Sir Keir Starmer leads hundreds of Labour members in singing Red Flag

Keir Starmer delivers speech at Labour conference in Liverpool

We use your sign-up to provide content in ways you’ve consented to and to improve our understanding of you. This may include adverts from us and 3rd parties based on our understanding. You can unsubscribe at any time. More info

Sir Keir Starmer led Labour members in singing socialist anthem The Red Flag at the end of the Labour Party conference. Hundreds of Labour delegates sang the song with pride at the end of the Labour Party conference.

Deputy Labour leader Angela Rayner was also on stage belting out the socialist anthem from the main stage.

A number of delegates also flew large red flags as the party celebrated its socialist roots.

Labour shares the song as its official anthem with the Japanese Communist Party and Kim Jong Un’s Korean People’s Army.

When Sir Tony Blair was leader of the Labour Party, he ditched the singing of the song to mark the end of conference.

However, Jeremy Corbyn made a point of restoring the tradition when he took over the party in 2015. Sir Keir kept the tradition when he was elected as leader.

Yesterday Labour MP Clive Lewis caused a stir when he said he was “more comfortable” singing the Red Flag than the national anthem.

“I’m probably more comfortable singing the Red Flag,” he told Labour members at a fringe event.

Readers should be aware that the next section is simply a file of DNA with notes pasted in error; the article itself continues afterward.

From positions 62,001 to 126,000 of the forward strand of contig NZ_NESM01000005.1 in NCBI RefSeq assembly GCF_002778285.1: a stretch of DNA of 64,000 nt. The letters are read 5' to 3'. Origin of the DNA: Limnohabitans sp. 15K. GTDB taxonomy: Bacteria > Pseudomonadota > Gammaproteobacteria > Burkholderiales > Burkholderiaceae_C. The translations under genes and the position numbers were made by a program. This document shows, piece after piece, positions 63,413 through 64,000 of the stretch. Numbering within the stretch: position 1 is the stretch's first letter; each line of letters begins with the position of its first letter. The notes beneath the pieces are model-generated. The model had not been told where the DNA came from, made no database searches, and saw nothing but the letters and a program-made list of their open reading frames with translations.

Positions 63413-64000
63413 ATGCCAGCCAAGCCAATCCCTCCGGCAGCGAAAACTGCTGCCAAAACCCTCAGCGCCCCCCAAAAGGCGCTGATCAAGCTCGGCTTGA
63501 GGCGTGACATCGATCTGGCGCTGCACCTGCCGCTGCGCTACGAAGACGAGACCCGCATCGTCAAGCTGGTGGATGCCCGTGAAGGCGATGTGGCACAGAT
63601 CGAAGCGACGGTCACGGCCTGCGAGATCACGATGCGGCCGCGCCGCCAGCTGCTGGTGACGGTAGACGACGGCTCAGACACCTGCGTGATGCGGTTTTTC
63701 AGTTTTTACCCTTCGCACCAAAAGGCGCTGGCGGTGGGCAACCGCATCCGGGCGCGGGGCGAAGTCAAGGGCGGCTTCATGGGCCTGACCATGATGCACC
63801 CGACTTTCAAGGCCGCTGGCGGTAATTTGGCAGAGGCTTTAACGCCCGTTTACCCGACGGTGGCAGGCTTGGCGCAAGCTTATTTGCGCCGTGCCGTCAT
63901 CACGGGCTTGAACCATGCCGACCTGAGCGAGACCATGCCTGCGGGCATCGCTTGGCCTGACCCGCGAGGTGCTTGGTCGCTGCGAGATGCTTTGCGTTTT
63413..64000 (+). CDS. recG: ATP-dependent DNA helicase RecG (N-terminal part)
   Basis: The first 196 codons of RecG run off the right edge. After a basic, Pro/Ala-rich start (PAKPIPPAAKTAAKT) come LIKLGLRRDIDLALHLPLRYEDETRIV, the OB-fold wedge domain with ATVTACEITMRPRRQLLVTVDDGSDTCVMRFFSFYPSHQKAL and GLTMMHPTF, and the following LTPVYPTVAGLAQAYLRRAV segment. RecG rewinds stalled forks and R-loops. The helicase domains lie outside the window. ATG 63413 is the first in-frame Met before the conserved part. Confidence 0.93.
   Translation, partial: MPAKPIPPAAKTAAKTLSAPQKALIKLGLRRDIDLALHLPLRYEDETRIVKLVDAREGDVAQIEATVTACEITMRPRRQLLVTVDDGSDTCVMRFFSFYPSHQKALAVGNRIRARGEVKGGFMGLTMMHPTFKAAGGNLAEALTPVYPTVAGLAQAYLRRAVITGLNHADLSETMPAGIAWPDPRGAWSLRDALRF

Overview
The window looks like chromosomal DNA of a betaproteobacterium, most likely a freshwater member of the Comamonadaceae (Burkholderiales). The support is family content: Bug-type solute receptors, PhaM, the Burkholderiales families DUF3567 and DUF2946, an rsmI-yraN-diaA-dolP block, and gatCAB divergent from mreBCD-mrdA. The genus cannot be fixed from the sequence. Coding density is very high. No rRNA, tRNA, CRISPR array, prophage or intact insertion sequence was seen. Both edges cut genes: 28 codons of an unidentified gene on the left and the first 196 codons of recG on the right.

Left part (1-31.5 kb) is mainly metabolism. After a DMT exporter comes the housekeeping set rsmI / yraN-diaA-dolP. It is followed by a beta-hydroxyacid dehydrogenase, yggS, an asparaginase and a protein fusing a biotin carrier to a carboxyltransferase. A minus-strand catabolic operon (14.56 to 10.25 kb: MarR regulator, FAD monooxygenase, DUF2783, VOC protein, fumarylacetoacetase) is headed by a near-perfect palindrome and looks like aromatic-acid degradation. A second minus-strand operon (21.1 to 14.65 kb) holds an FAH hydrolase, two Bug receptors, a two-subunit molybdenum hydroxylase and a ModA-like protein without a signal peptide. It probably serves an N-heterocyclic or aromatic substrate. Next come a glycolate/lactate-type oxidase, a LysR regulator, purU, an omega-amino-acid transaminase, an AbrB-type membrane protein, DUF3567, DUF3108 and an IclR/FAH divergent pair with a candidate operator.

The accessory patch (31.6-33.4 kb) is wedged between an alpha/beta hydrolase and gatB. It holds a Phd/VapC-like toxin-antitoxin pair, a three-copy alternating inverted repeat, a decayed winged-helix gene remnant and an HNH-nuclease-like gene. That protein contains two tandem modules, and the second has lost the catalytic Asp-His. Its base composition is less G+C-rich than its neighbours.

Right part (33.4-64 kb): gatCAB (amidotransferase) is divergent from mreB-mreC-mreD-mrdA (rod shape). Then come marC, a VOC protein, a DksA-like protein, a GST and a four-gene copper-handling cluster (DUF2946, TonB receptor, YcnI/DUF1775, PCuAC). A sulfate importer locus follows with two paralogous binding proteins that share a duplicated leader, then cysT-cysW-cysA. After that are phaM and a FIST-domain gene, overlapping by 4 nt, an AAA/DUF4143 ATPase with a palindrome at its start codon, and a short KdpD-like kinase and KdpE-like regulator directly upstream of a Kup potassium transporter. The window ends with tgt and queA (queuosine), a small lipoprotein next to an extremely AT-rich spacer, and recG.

“In fact I’m definitely more comfortable singing the Red Flag.”

His comments came after Sir Keir led a rendition of the national anthem at the opening of the week.

It was the first time the anthem has been sung at a Labour Party conference and took place after a minute of silence following the Queen’s death.

Mr Corbyn criticised Sir Keir’s decision as “very, very odd”.

He said: “They’ve never done it before, there’s never been any demand to do it.

“We don’t as a country routinely go around singing the national anthem at every single event we go to.

“We don’t sing in schools, we don’t have the raising of the flag as they do in the USA and other places. We are not that sort of, what I would call, excessively nationalist.”

A Labour source told Express.co.uk: “The fact everyone respected the minute’s silence and sang the anthem. That wouldn’t have happened a year ago.

“I think we’re all just happy with the way the whole conference has gone.”

Source: Read Full Article